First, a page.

I remember watching an episode of Jamie Oliver's Great Italian Escape a few months back and being struck by a scene that highlighted how well the Italians educate their children about the wonderful world of food. In the segment, Jamie decides to test the limits of the pint-sized gastronomes food knowledge by pulling out a variety of fresh ingredients from a box to see if they can identify the food. He pulls out item after item -- eggplant, fennel, arugula -- and the kids, without pause, bark back the name of each food. Jamie was impressed and I was too. These kids not only recognized these ingredients, they also enjoyed eating them too. These items were not "exotic" or "strange" but part of everyday life. After this classroom experience, Jamie speculated that the reason why food is so highly revered in Italy is because the children, from a very young age, learn about food as an integral part of their education and well-being.
}?>As a food-lover and a parent, I've attempted to educate my kids' palettes as best I can. While I doubt that I'm succeeding to the extent of the Italians, there's certainly a lot of simple things we parents can do. Regular trips to restaurants, farmer's markets and the grocery are great ways to teach children about the selection, consumption and enjoyment of food. At home, I try to cook a wide variety of dishes using seasonal ingredients drawing from a variety of cuisines. Family dinners with the whole brood seated at the table teach your kids that meals are a great time for conversation and enjoying the company of others (and that the TV isn't a welcome dinner guest). And preparing simple recipes with a child can go a long way towards helping them appreciate food and show them that homemade food isn't that difficult and can taste better than their store-bought or processed counterparts.
So it was with much pleasure that I recently received a copy of Cricket Azima's "Everybody Eats Lunch" (published by Glitterati Inc., 2007). The book is a welcome addition to the small, but growing, catalog of children's books about food and food culture. "Everybody Eats Lunch" features thick, rigid pages perfect for small children and sports a whimsical lunch box shape with handles on top. Content-wise, there's no real narrative (not unusual for children's books). Instead, each page of the book presents a country - Mexico, Japan, Brazil, South Africa and Jamaica - along with a lunch representative of the culture and several easy-to-follow recipes. Young children, in particular, will enjoy the recipe pages which feature colorful puzzle pieces with drawings of the dishes. These puzzle pieces can be pulled from the page (and later returned) to reveal the written recipes beneath. As a side note, I would've liked it if they could have printed the recipe on the back side of the puzzle piece since the puzzle piece was much more compact and almost functions like an index card.}?>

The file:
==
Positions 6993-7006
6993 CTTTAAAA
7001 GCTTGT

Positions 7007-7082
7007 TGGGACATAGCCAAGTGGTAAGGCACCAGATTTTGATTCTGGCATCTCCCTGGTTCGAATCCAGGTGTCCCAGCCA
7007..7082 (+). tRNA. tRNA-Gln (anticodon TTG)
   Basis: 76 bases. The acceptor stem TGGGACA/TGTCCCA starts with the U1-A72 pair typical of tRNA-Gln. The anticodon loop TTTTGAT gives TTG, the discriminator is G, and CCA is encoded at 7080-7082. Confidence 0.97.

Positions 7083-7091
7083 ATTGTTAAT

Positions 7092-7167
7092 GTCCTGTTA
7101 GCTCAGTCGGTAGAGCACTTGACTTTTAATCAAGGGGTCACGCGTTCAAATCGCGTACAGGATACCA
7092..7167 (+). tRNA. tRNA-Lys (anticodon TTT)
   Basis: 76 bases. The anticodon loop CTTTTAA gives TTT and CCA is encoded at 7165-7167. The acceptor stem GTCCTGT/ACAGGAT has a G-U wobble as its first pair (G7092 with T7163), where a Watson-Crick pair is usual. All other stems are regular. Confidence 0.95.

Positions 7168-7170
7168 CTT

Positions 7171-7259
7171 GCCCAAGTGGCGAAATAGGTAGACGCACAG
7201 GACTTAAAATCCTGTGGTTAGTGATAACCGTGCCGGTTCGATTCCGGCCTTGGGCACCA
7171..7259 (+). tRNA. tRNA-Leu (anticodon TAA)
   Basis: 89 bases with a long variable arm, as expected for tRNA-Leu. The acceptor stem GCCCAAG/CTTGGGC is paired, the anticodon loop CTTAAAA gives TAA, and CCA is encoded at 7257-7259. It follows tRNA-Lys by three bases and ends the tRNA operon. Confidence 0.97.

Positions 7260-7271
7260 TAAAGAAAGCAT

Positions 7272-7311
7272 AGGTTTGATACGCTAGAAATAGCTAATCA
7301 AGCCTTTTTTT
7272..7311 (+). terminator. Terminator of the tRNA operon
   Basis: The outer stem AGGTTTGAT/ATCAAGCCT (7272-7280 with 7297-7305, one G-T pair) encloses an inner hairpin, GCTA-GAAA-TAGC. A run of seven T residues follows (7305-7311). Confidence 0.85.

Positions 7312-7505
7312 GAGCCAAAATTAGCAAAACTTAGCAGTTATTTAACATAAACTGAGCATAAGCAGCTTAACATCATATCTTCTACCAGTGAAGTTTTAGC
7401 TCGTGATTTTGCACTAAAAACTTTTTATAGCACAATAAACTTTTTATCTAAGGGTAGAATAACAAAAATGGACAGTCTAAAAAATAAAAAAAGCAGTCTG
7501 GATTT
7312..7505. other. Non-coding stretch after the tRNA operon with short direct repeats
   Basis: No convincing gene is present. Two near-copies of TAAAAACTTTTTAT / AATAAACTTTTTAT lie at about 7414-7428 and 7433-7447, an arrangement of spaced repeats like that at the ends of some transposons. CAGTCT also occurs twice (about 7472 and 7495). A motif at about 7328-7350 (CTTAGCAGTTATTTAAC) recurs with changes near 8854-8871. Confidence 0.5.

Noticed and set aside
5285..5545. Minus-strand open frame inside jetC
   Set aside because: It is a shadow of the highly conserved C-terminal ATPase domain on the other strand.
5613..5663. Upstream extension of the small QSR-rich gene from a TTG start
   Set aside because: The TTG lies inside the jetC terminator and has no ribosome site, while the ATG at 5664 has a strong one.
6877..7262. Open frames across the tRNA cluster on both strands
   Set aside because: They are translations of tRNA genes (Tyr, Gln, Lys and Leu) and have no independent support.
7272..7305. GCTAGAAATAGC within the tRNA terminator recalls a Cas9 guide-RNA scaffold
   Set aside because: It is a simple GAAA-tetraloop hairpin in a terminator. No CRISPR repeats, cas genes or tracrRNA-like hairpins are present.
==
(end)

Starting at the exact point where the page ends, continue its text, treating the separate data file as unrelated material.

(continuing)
In order to test out the recipes, my daughter and I selected the Japanese lunch which features Onigiri Rice Balls (with Salmon) and Boiled Pumpkin. The recipes were clear and concise and mostly simple enough for a child to make on their own (with some parental assistance and supervision). The boiled pumpkin, for instance, calls for a kabocha squash to be peeled, seeded and cubed. Now I love kabocha squash, but this is one of the more difficult vegetables to skin and cut. Clearly a child would require some parental intervention to safely get past this task. The resulting dish, however, was very delicious and required only a simple braising liquid and about 15 minutes of braising. The rice ball recipe could have also been refined as we found that the version detailed in the book to fell apart too easily. We quickly remedied this by wrapping the entire rice ball in a piece of nori (dried seaweed). We also added a small amount of nori furikake (seasoned seaweed sprinkles) to the fish filling as well. Regardless of these minor nits, the overall experience was enjoyable. My daughter had a blast preparing the food and her little brother was even happier when he was wolfing down one of his big sister's rice balls.
My only real gripe with "Everybody Eats Lunch" is that it begs for more countries and more recipes. With only five countries covered and about one dozen recipes, it leaves the parent wanting a little more. Here's hoping that Azima will followup "Everybody Eats Lunch" with a sequel -- there's certainly sufficient material to warrant several companion volumes.
Food-loving parents should also be aware of Amy Wilson Sanger's "World Snacks" series. This collection of books began in 2001 with the publication of "The First Book of Sushi" (published by Tricycle Press) and now features 7 titles: Let's Nosh (Jewish cuisine), Hola Jalapeno (Mexican cuisine), Yum Yum Dim Sum (Chinese cuisine), Little Bit of Soul Food (African American cuisine), Mangia! Mangia! (Italian cuisine) and Chaat & Sweets (Indian cuisine). Like "Everybody Eats Lunch", these are published as board books and each runs about 20 pages in length. Each volume gives a concise whirlwind tour through the featured cuisine. Pronunciation guides are provided (I've even learned a few new things!) and I particularly like the art which features some really clever paper collage illustrations. Coupled with the Azima volume, the Sanger books are essential reading for any children's food book collection.
Everybody Eats Lunch is available in the following formats:
David Papandrew loves all foods but is especially fond of roast lamb, winter squash, stews and chocolate chip cookies. When not cooking he spends most of his time working on fanpop.com.
Everybody Eats Lunch by Cricket Azima
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